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A 17-year-old woman presented with a 5 month history of progressive abdominal fullness and pain and was found to have a 20.0 cm left ovarian mass. Serum a-fetoprotein and ß-HCG were within normal limits. A left salpingo-oophorectomy specimen with a 20.0 cm smooth-surfaced mass replacing the ovary was received; the fallopian tube was unremarkable. On cut section, the ovarian mass was solid and cystic with the cysts containing seromucinous and bloody fluid and the solid areas being soft and yellow-tan.
Archive Case and Diagnosis:
This case first appeared as Performance Improvement Program in Surgical Pathology (PIP) 2008, Case 15, and is juvenile granulosa cell tumor.
Criteria for Diagnosis and Comments:
This cellular neoplasm with a nodular growth pattern interspersed by variably sized cysts containing basophilic secretions and composed of small, round to cuboidal cells with pale eosinophilic cytoplasm represents a juvenile granulosa cell tumor.
Granulosa cell tumors, which comprise approximately 1-2% of all ovarian tumors, are separated into two distinct clinicopathologic and histologic types: adult granulosa cell tumor and juvenile granulosa cell tumor. The adult type accounts for 95% of granulosa cell tumors; the juvenile form, so-called because it typically occurs in the first three decades of life, comprises the remainder. On gross examination, granulosa cell tumors are typically large, unilateral tumors with a mean diameter of 12.0 cm. Tumors may be solid with a yellow/white sectioned surface that can show areas of hemorrhage and necrosis or they may have both a solid and cystic component in which the cysts (which are often filled with blood-tinged fluid or clotted blood) are separated by solid yellow or white nodules of varying size. Rarely, the tumors may predominantly be multicystic with a smooth internal lining.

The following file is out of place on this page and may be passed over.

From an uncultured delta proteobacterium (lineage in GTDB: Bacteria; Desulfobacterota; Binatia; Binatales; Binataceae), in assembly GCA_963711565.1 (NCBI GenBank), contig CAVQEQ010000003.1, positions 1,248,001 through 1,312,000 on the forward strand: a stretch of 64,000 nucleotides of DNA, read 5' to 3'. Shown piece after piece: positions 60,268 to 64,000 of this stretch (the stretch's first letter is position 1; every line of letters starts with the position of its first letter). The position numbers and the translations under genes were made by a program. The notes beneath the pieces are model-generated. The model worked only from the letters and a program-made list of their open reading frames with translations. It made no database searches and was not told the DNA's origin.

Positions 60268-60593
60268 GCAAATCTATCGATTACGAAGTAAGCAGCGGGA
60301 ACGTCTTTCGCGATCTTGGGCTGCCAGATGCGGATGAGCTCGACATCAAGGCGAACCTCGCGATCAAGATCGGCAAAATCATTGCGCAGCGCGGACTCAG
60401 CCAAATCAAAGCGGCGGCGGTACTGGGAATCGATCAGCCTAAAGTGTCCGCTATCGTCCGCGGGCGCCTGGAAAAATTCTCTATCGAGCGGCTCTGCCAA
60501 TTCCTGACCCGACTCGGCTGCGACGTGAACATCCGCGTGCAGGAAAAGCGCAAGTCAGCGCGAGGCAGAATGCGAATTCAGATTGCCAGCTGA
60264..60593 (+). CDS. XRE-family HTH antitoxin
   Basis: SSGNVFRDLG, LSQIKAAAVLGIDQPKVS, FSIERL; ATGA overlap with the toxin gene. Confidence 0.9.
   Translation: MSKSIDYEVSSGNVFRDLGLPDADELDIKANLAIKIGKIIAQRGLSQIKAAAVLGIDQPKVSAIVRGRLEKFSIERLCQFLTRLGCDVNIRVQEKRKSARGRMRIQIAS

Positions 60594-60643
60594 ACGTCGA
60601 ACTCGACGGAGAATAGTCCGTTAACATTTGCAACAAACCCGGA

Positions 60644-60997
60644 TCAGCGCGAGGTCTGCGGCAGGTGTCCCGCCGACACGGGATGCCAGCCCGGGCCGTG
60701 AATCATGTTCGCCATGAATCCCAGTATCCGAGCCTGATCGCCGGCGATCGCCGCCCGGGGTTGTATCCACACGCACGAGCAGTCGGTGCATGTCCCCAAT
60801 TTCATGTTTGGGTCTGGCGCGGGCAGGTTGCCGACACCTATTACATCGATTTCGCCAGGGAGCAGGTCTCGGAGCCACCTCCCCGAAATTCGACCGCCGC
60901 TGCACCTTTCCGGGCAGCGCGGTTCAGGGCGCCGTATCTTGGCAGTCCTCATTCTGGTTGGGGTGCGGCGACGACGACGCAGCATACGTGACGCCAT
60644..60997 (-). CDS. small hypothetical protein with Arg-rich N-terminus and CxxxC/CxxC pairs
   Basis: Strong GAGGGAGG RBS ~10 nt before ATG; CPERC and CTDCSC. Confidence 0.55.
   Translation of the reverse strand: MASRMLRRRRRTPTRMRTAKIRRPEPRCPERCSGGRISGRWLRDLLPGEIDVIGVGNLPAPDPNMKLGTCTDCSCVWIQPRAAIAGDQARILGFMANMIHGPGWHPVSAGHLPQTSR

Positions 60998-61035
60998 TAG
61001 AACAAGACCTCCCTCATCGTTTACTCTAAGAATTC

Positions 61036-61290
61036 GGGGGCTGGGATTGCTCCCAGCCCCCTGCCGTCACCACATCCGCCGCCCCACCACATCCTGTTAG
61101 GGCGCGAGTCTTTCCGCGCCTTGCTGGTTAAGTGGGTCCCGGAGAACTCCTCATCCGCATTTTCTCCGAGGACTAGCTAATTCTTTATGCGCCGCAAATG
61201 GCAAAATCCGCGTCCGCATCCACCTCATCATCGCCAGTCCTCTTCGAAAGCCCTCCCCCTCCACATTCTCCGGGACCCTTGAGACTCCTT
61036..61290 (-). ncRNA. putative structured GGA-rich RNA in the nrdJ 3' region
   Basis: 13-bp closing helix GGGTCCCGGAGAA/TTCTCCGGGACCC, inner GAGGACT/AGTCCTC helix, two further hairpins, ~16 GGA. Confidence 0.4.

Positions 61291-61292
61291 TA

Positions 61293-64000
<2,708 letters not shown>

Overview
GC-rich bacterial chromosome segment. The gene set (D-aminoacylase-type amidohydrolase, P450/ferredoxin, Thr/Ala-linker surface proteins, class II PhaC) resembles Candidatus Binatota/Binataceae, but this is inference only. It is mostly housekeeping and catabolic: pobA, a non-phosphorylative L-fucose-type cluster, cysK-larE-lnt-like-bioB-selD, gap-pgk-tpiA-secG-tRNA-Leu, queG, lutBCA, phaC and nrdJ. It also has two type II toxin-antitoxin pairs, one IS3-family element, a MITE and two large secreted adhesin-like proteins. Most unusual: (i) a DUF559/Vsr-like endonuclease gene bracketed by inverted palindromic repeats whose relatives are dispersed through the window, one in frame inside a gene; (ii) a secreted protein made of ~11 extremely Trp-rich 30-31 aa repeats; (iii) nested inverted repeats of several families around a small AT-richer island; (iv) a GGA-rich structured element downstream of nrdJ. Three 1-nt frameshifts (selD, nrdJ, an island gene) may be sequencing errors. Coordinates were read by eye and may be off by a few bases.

Juvenile granulosa cell tumor (JGCT) most commonly occurs in the first three decades of life and when it occurs in prepubertal patients, it is frequently associated with isosexual pseudoprecocity. Histologically, these tumors are characterized by solid sheets of neoplastic cells with interspersed follicles, which usually vary in size. Often a nodular pattern of growth is present in which the nodules are separated by fibrothecomatous stroma. The granulosa cells typically have abundant pale eosinophilic, often vacuolated, cytoplasm with round, hyperchromatic nuclei that lack nuclear grooves. Mitotic activity is variable but may be brisk. Tumor cells are typically positive for inhibin, and are negative for epithelial membrane antigen. Stage is the most important prognostic factor, with Stage I JGCT having an excellent prognosis. In contrast to AGCT, recurrences in patients with JGCT typically occur within the first three years.